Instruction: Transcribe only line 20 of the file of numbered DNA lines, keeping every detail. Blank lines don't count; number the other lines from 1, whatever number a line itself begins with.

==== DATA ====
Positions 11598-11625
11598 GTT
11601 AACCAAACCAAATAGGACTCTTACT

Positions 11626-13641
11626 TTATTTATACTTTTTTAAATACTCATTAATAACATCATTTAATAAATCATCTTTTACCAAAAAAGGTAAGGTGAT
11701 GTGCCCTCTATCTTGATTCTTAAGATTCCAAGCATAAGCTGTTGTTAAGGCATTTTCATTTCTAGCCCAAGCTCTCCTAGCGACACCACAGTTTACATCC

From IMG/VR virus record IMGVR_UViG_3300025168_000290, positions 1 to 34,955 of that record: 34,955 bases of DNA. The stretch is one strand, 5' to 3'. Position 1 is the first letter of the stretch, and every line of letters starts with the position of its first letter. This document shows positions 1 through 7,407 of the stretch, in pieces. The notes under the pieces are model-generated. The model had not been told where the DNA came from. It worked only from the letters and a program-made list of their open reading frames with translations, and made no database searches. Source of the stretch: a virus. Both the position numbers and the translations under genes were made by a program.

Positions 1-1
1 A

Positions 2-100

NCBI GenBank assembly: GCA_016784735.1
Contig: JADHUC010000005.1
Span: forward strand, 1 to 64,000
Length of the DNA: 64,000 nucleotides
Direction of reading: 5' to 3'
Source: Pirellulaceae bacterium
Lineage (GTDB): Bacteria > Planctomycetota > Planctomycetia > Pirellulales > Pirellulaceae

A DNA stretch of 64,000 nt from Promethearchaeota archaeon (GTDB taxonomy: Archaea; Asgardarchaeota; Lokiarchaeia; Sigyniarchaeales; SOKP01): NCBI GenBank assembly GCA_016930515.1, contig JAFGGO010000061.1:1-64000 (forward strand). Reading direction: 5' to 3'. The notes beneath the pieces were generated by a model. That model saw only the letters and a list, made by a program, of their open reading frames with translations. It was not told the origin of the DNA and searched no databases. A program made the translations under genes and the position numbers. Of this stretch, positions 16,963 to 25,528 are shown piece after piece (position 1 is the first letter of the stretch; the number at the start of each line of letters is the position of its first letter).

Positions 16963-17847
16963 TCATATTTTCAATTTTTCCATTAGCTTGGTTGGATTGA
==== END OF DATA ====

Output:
16963 TCATATTTTCAATTTTTCCATTAGCTTGGTTGGATTGA